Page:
You could have a dashboard that shows the defaults per minute or per hour in real time. By analyzing data on inventory demand and shipping times, companies can optimize the supply chain, reduce costs and improve efficiency. By tracking materials and products through the supply chain using RFID and other technologies, companies can gain greater visibility into their operations, improving efficiency and reducing waste.
Transportation – Google provides real-time traffic data for many cities around the world. This data is publicly available and can be used to analyze traffic patterns in specific areas. You could bring that into your data lake. For example, by analyzing data on such traffic patterns, weather patterns, and road conditions, companies can optimize routes, reducing travel time and fuel costs, and do route optimization processing.
Vehicles fitted with devices can send time series data that can be ingested through a message broker and processed in real time to predict when maintenance is necessary, reducing overall downtime.
In equipment maintenance, these are pretty standard use cases, especially predictive maintenance which is currently being deployed by many companies in the maintenance industry. By analyzing data on parts usage and equipment failures, companies can optimize their parts inventory, reducing inventory costs and improving maintenance efficiency.
By analyzing data on equipment failures, the root causes of failures can be determined, enabling companies to address underlying issues and prevent future failures. Opportunities to improve equipment efficiency and reduce energy consumption can be identified by analyzing data on equipment performance.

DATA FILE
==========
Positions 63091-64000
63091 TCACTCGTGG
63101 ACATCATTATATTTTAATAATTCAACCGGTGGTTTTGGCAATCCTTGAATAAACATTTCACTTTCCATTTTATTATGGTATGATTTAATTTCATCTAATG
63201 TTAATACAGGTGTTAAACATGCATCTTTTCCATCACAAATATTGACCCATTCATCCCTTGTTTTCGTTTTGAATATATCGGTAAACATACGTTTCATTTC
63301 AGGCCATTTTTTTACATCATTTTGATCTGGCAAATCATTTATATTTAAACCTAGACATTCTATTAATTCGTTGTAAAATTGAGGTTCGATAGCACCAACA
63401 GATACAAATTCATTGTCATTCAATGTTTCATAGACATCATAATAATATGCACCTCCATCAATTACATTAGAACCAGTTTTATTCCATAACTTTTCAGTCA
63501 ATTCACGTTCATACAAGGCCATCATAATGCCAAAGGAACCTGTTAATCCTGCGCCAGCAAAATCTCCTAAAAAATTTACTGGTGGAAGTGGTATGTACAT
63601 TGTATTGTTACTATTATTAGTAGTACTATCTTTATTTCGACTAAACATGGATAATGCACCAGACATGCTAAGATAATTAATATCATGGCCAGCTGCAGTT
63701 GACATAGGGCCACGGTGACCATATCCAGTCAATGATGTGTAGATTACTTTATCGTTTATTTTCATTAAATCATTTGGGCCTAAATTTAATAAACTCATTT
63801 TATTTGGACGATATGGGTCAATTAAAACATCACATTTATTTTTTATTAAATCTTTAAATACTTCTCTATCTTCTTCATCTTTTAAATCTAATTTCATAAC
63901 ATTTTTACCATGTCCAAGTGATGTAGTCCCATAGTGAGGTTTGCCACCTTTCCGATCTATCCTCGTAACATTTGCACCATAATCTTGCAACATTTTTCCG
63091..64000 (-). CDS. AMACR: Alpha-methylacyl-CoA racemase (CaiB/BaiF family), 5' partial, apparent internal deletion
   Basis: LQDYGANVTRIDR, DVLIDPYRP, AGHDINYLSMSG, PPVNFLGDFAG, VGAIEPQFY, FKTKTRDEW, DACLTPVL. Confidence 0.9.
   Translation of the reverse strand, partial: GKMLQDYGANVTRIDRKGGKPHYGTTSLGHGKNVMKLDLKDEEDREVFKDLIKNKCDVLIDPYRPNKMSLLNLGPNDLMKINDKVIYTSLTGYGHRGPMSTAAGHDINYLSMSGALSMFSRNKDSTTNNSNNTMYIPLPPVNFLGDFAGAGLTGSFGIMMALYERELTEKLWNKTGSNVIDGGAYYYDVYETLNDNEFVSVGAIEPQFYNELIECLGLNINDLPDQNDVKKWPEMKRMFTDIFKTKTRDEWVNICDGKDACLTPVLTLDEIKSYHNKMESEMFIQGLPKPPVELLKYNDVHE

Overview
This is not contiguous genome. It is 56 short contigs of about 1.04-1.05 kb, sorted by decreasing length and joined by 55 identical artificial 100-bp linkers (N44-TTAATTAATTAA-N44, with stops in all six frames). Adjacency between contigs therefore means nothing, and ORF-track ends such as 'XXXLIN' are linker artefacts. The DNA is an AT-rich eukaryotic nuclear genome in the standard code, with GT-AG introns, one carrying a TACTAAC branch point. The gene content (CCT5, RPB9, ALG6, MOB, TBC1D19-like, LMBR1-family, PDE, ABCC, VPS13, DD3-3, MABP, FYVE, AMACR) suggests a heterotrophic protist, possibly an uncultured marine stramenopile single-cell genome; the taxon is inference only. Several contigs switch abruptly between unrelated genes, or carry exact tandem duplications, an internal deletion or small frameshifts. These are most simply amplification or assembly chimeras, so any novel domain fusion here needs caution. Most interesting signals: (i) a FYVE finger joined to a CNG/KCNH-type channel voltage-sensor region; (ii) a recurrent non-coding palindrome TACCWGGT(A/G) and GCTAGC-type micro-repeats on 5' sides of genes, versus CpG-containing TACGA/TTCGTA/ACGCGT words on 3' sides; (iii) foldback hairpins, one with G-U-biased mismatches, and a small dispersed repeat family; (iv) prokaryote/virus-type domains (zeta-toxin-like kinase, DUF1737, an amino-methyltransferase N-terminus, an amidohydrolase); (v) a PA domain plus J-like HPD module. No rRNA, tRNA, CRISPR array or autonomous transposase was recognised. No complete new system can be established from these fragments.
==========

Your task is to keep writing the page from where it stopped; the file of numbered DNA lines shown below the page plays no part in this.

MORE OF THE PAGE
So in conclusion, modern data architectures for the cloud have brought significant advancements to data management and analysis. The use of data lakes provides a scalable and cost-effective approach to storing and processing large amounts of data. Extract, Load, and Transform techniques have replaced the traditional Extract, Transform, Load, or ETL approach enabling faster data injection and integration with cloud-based data warehouses.
AI/ML technologies have made it possible to extract meaningful insights from complex data sets and visualization tools make it easier for decision-makers to understand and act on the results. However, with the increased use of data comes the need for strong data governance practices. Organizations must prioritize data privacy, security, and ethical use, especially when handling sensitive information.
It is essential to implement strict policies and processes to ensure compliance with regulatory requirements and ethical standards.
In summary, modern data architectures offer significant advantages for businesses looking to leverage data to gain insights and make informed decisions. By incorporating data governance principles into their data management practices, organizations can fully realize the benefits of modern data architectures while protecting their data and preserving the trust of their customers and stakeholders.